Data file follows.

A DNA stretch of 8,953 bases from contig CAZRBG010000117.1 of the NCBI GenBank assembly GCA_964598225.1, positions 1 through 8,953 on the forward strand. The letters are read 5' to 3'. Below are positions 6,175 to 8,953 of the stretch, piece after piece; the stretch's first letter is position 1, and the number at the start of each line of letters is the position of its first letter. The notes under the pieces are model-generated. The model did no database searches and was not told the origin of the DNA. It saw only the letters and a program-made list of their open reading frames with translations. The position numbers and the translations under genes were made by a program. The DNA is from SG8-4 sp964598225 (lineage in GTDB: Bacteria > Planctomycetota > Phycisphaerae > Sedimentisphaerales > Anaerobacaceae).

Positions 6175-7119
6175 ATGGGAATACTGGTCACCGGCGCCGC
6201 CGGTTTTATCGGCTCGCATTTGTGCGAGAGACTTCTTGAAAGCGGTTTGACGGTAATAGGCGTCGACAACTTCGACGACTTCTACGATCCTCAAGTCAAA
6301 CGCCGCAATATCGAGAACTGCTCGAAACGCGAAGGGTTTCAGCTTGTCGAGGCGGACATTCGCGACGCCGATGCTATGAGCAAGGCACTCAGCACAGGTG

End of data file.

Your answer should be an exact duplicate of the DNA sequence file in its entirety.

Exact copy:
A DNA stretch of 8,953 bases from contig CAZRBG010000117.1 of the NCBI GenBank assembly GCA_964598225.1, positions 1 through 8,953 on the forward strand. The letters are read 5' to 3'. Below are positions 6,175 to 8,953 of the stretch, piece after piece; the stretch's first letter is position 1, and the number at the start of each line of letters is the position of its first letter. The notes under the pieces are model-generated. The model did no database searches and was not told the origin of the DNA. It saw only the letters and a program-made list of their open reading frames with translations. The position numbers and the translations under genes were made by a program. The DNA is from SG8-4 sp964598225 (lineage in GTDB: Bacteria > Planctomycetota > Phycisphaerae > Sedimentisphaerales > Anaerobacaceae).

Positions 6175-7119
6175 ATGGGAATACTGGTCACCGGCGCCGC
6201 CGGTTTTATCGGCTCGCATTTGTGCGAGAGACTTCTTGAAAGCGGTTTGACGGTAATAGGCGTCGACAACTTCGACGACTTCTACGATCCTCAAGTCAAA
6301 CGCCGCAATATCGAGAACTGCTCGAAACGCGAAGGGTTTCAGCTTGTCGAGGCGGACATTCGCGACGCCGATGCTATGAGCAAGGCACTCAGCACAGGTG